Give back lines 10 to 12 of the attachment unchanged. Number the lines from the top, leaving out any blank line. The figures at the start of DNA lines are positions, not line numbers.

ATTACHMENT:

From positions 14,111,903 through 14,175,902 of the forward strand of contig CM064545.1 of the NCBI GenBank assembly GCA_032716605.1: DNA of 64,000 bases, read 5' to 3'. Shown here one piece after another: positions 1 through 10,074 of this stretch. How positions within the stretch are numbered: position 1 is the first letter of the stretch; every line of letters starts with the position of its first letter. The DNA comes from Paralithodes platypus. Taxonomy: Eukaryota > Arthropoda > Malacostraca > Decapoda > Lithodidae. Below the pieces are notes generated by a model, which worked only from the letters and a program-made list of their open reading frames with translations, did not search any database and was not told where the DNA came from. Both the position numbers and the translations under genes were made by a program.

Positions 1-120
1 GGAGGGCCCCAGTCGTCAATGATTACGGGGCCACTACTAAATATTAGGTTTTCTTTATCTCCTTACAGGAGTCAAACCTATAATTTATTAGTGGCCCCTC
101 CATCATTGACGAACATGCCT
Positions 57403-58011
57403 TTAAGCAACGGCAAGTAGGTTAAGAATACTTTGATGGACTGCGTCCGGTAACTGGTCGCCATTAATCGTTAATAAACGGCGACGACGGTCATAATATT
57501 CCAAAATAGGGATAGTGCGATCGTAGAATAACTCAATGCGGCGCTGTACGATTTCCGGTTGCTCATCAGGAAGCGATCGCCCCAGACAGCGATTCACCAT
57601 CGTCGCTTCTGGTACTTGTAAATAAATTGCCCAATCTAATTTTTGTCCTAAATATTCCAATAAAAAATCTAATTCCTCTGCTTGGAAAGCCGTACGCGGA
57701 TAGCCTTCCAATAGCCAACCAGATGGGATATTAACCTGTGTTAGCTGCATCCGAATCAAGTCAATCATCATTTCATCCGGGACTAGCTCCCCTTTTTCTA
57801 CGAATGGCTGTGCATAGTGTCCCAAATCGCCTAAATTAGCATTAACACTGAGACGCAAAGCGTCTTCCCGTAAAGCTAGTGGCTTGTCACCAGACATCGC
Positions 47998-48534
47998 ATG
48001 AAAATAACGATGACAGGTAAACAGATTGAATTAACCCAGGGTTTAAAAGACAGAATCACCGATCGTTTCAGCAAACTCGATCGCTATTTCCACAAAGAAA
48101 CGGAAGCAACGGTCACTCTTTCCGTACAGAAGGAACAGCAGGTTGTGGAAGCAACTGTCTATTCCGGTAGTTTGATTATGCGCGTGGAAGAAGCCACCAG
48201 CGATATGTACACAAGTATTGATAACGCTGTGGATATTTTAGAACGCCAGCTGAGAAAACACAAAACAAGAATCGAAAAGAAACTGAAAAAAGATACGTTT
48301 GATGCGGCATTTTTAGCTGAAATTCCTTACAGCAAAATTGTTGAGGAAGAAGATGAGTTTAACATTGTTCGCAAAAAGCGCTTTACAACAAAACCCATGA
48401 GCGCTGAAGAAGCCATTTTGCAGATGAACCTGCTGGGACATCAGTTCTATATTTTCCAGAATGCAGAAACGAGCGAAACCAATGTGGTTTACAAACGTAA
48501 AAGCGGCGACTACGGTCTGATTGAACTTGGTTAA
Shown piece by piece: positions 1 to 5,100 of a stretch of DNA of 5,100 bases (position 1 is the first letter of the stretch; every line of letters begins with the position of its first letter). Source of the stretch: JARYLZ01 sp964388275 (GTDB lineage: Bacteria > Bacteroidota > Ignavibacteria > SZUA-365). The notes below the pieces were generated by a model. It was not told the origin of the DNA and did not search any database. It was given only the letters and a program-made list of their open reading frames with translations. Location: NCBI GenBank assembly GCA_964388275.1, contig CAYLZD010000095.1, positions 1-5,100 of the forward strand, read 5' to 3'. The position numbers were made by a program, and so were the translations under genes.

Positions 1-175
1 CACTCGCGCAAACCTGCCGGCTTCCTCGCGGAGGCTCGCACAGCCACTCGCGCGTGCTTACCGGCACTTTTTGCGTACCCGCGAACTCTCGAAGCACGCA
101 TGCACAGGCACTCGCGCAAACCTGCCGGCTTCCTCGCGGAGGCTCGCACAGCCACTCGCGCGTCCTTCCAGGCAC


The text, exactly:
57801 CGAATGGCTGTGCATAGTGTCCCAAATCGCCTAAATTAGCATTAACACTGAGACGCAAAGCGTCTTCCCGTAAAGCTAGTGGCTTGTCACCAGACATCGC
Positions 47998-48534
47998 ATG